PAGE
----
Where is Flo when I need her cheery optimism???
October 20, 2011 3:03 PM Subscribe
I'm in the open enrollment period (also newly married) and am considering switching health insurance -- for the first time ever. I understand the fill-out-the-forms part, but I can't wrap my head around what that means logistically. What's the process? What should I look out for?
posted by Madamina to Work & Money (6 answers total)
I work for a large state university, which is also my alma mater and father's employer. I have had the same health insurance since age 10. I kind of hate the HMO and have often been tempted to switch, but I'm always stymied by the prospect of all the stuff I would have to do w/r/t switching doctors, etc. Also, trying to navigate insurance is my 100% least favorite thing in the world. I DO NOT UNDERSTAND.
When my husband got a new job/insurance, it took him a while to get in with a new PCP... and then it took him a while to get in with a specialist for something the PCP found... and I don't think I can wait that long for certain things.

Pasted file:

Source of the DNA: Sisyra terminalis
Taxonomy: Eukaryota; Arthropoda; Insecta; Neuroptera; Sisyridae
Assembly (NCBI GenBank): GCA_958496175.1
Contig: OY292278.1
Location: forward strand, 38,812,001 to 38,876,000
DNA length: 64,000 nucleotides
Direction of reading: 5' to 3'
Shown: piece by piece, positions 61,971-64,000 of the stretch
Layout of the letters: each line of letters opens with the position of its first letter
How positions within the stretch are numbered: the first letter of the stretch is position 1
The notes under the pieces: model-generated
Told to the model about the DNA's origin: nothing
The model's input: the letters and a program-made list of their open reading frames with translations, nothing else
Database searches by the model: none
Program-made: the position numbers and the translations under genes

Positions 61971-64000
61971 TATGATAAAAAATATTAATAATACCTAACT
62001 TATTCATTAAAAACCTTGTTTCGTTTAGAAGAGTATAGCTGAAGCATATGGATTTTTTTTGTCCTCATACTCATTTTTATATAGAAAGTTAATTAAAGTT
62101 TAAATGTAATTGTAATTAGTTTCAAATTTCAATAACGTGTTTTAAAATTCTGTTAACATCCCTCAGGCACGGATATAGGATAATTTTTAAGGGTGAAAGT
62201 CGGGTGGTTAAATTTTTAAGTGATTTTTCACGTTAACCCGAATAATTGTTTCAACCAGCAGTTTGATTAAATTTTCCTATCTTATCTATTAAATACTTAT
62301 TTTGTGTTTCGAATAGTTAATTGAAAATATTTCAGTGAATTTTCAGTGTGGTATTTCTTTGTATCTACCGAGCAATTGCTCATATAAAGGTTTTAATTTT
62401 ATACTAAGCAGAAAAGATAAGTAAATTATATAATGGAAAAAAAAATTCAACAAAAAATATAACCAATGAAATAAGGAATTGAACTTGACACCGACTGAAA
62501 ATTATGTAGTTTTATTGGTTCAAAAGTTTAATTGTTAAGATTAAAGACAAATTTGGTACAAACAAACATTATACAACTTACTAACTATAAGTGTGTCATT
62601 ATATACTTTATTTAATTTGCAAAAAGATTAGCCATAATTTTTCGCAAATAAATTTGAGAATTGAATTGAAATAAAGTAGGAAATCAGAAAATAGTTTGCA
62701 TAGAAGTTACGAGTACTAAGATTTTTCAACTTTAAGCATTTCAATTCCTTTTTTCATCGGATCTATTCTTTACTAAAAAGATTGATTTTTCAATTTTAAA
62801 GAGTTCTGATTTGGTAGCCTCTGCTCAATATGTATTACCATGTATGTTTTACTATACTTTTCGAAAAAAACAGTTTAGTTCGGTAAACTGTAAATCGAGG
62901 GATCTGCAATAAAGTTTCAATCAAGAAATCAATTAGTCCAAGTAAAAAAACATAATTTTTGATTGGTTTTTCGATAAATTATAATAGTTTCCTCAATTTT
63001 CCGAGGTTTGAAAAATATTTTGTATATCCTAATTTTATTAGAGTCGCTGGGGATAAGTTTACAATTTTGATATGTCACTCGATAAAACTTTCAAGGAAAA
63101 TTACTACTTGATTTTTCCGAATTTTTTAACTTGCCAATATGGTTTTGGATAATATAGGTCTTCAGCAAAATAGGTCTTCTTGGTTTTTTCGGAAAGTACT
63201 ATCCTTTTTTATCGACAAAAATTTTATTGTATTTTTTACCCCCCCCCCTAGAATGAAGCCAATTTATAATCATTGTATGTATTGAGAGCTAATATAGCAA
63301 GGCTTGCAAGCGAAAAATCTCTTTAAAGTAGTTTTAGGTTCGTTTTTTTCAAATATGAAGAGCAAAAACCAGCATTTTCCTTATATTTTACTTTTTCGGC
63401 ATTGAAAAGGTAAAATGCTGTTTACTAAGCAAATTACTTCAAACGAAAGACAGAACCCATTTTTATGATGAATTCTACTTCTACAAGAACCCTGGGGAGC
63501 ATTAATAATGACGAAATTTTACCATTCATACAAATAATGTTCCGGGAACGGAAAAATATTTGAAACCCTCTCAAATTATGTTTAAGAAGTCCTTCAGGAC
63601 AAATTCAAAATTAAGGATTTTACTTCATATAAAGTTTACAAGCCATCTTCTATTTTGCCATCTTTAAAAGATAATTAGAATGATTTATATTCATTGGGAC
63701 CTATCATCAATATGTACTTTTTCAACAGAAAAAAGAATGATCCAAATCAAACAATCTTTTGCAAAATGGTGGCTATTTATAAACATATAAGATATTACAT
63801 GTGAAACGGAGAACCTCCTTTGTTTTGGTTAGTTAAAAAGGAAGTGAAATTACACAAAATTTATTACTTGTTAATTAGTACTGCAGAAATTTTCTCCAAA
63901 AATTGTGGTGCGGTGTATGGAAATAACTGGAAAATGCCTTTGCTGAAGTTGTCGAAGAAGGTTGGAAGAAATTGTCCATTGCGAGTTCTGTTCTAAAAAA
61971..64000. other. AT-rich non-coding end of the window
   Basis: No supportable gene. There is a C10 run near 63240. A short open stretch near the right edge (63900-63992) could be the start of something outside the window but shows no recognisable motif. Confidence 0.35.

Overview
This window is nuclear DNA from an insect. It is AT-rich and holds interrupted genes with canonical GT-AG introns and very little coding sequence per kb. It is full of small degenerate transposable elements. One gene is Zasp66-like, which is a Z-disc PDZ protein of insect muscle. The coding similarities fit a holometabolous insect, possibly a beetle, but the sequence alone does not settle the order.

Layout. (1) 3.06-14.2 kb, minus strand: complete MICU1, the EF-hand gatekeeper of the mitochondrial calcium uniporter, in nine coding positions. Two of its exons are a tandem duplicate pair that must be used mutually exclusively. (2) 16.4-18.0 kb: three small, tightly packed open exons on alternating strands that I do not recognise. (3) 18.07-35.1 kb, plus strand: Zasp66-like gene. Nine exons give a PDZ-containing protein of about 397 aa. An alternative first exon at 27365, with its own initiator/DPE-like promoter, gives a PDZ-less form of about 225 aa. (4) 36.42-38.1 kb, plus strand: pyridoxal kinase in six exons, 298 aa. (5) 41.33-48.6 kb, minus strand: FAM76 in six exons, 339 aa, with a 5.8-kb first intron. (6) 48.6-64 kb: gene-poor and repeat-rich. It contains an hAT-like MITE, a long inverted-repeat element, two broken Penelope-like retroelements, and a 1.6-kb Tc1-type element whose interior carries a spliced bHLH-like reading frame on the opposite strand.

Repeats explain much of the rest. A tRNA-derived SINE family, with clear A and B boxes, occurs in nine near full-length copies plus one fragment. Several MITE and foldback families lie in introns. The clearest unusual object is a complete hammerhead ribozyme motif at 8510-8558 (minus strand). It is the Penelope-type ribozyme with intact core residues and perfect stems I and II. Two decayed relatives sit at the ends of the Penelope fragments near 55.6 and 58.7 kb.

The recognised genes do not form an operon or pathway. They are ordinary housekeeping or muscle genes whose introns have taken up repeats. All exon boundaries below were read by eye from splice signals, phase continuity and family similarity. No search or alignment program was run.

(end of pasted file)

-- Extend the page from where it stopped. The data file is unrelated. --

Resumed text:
So pretend I am Unfrozen Cavewoman Consumer here. Your insurance frightens and confuses me. Let's say I fill out the forms and this goes into effect in January. What happens?
--Medications: I have fairly simple prescriptions for an antidepressant and an ADHD drug. I see a psychiatrist for a med check every 6 months or so, but am currently between therapists (and fine with that for now). Do I need to stock up somehow? What happens to my six-month prescription at the drug store when I suddenly switch HMOs -- do I, or the doctor I'm leaving, call someone on January 2 and say, "she's cool; give her a refill" so my continuity doesn't get messed up?
--Picking a doctor: do I just solicit recs for PCPs from friends or whatever and then make an appointment for a physical or some other sort of baseline checkup? And with the waits I'm used to, how soon can I get in with a psychiatrist (see above) for an intake?
--Spousal benefits: he works for a private company which provides crappy Blue Cross/Blue Shield, but he sees people in the HMO I would likely join. Should I add him on my way-better state plan? If so, should he stop paying for his own coverage or keep it in case of emergencies? (I believe that we are allowed double coverage as long as he's not a state employee.)
--And then there's the fact that my job will technically end in June. Joy.